[0002] A tire testing machine is known in particular from the document U.S. Pat. No. 6,016,695. In this machine, tires are brought up, uninflated, to a measuring device by means of a conveyor belt. On arrival in the device, two flanges are applied to the sidewalls of the tire and the tire is inflated under conditions corresponding to its use. The geometrical characteristics of the tire are then measured. In particular, these geometrical characteristics are measured after the tire has been set in motion by a motor which drives one of the flanges, while the other rotates freely. The geometrical characteristics are measured under load. The load is applied to the tire by bringing against it a roller or loadwheel.

[0003] For measurement purposes, various types of sensors are positioned close to the periphery of the tire to feel the surface of the tire and deduce its geometrical characeristics. To allow for the various types of tires to be measured, the feelers themselves can be displaced so as to approach the surface of the tire to be measured more closely or less so. Several faults arise from this method.

[0004] Firstly, the machine cannot be used to measure at the same time the geometrical characteristics of the tire and its other characteristics as follows: static imbalance and dynamic imbalance. Secondly, the calibration of the measurement systems does not extend to full scale, and the measurement hysteresis is not taken into account.

[0005] In the invention these problems have been solved by noting that all the said faults were due to the measurement method. In effect, the tires are always transported uninflated for practical reasons. Under these conditions the measurements are also made while uninflated.

SUMMARY OF THE INVENTION

[0006] By choosing according to the invention to present the tire vertically, the measurements of the tire's static deformation correspond to the true deformations, namely those undergone by tires when they are in use. In the invention, the machine measures under load the radial and lateral reactions of the tires as well as the vertical reactions. It therefore proved possible to rest the machine or part of it on weighing devices, in particular high-precision piezo-electric weighing devices and by measuring the signal emitted by these weighing devices to note oscillations of the machine itself or parts of it. These oscillations are images of the behavior modifications caused by faults in the tires to be measured.

[0007] Since the machine rests on weighing devices it suffices to calibrate it once and for all (or if necessary at regular intervals, for example once a year owing to for drift) by exerting calibrated forces on the machine in specified directions and measuring the signals emitted in response by the weighing devices. This provides a simple general transducer. Finally the measurements are also dynamic measurements, in which the characteristics of the tire affect the measurement but do not affect the calibration of the machine.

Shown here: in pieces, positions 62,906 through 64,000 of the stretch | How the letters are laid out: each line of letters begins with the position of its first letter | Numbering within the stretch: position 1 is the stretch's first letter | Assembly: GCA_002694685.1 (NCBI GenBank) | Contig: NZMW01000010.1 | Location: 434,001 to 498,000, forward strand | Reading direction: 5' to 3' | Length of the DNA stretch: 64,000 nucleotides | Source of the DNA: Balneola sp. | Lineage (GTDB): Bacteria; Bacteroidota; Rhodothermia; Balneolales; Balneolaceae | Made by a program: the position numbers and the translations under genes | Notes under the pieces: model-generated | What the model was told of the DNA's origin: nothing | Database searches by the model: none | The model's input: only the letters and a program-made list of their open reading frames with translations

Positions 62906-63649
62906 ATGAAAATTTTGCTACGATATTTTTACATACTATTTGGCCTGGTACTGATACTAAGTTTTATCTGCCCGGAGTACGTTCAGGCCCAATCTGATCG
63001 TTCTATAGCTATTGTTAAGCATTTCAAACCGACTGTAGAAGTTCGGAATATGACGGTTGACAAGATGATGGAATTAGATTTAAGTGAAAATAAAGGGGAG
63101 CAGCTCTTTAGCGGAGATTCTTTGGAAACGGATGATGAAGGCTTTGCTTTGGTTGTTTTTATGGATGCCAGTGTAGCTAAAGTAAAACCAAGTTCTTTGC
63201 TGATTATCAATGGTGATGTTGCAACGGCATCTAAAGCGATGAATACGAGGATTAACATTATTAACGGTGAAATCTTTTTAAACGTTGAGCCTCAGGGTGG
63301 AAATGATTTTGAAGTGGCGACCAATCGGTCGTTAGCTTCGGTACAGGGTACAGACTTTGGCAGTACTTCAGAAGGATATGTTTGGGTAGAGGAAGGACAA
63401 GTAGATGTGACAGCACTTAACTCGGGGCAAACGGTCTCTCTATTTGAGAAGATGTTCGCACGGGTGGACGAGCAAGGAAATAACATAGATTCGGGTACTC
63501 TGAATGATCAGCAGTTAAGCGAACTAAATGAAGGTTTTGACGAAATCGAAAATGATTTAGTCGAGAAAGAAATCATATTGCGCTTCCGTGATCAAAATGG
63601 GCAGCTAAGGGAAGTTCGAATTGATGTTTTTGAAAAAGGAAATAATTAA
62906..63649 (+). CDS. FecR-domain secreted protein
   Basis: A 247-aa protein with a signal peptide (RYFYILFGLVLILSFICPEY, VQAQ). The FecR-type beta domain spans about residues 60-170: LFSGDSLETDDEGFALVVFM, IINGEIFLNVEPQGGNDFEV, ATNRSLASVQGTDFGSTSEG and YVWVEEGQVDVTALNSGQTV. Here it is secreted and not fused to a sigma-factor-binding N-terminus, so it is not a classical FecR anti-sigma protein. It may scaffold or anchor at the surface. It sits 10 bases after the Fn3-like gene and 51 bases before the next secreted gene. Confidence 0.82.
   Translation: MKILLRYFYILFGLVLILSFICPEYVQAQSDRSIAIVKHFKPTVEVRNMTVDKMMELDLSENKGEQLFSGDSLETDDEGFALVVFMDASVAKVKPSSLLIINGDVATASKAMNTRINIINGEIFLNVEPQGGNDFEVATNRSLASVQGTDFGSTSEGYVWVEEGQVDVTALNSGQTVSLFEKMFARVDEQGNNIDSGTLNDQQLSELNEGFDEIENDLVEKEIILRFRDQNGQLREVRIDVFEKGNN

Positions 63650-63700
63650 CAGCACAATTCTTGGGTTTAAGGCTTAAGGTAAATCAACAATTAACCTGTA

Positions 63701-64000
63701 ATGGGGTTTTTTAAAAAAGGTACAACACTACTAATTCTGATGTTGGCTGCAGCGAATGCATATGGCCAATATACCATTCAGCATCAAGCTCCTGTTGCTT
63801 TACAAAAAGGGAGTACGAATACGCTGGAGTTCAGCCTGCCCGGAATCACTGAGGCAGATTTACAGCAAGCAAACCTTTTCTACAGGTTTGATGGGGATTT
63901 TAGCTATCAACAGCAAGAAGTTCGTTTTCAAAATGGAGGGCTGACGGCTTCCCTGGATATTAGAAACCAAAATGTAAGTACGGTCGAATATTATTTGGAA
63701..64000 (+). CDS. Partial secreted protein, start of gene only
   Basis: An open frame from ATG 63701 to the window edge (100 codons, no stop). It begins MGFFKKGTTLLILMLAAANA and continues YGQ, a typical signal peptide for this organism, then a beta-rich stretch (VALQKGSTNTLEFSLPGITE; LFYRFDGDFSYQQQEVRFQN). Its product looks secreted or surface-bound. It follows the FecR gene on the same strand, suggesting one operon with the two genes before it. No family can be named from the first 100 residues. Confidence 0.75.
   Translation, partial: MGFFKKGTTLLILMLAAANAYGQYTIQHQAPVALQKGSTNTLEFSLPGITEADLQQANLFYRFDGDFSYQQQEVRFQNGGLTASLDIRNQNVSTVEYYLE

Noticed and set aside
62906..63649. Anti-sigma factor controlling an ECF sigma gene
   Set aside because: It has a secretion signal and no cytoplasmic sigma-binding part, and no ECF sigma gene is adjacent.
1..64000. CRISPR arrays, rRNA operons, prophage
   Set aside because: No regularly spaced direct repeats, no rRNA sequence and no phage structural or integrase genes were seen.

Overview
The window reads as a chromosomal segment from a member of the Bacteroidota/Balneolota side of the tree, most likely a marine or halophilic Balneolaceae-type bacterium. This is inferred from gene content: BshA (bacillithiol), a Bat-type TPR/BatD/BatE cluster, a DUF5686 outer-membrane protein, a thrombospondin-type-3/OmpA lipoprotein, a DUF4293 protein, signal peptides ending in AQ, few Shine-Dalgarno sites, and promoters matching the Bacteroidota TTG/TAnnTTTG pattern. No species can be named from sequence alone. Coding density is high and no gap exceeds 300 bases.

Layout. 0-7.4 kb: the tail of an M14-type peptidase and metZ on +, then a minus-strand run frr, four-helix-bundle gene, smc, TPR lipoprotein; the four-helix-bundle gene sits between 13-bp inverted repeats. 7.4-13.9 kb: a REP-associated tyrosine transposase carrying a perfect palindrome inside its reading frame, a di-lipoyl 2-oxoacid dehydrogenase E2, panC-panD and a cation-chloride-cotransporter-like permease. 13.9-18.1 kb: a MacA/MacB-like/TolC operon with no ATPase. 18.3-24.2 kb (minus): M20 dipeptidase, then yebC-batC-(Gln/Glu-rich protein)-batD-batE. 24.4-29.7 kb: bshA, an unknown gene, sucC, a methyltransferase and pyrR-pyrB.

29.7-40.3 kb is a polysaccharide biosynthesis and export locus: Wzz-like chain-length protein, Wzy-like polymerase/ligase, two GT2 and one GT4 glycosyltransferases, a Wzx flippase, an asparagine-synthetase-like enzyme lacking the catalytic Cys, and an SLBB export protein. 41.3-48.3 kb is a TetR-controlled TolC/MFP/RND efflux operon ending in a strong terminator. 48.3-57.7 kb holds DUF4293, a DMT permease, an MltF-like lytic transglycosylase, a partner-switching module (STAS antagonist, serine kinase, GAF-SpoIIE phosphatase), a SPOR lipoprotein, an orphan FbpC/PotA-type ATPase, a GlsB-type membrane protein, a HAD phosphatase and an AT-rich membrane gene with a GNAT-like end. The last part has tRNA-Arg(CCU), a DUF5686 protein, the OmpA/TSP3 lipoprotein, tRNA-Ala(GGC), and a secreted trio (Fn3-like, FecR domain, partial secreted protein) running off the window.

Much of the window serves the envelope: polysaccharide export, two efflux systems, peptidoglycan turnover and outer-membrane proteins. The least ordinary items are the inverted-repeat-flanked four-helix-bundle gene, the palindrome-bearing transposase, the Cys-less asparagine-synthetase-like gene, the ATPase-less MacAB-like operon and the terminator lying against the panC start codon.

[0008] As an improvement to increase the sensitivity of the machine it is provided on the one hand that the tires to be measured are rotated at a speed higher than that normally used in the state of the art. For example, the speed of sixty revolutions per minute traditionally used becomes a speed of 150 revolutions per minute. Similarly, rather than inflating the tire to a nominal inflation pressure that corresponds to its actual use, it is preferred to magnify the tire's faults in order to make them easier to measure. To that end the inflation pressure during the test is increased, namely by raising it for example to four bars.

[0009] Besides, the fact that the tire is held vertically between two vertical flanges allows each of the flanges to be driven by a motor. In order not to generate torsional forces in a tire, the speeds and positions of the two motors are adjusted so that the two tire flanges are driven in an identical way and not as in the present state of the art, in which one side of a tire driven by a flange carries along the other, freely rotating flange through broaching by friction.

[0010] The object of the invention is therefore a machine for tire testing, which comprises means for holding the tire and means for measuring characteristics of the tire held, characterized in that the measuring means comprise sensors positioned in a base upon which the machine rests on the ground.

[0011] A further object of the invention is a process for testing a tire in a machine comprising means for holding the said tire and means for measuring characteristics of the tire held, characterized in that the measuring device is located in a base upon which the machine rests on the ground.

BRIEF DESCRIPTION OF THE DRAWINGS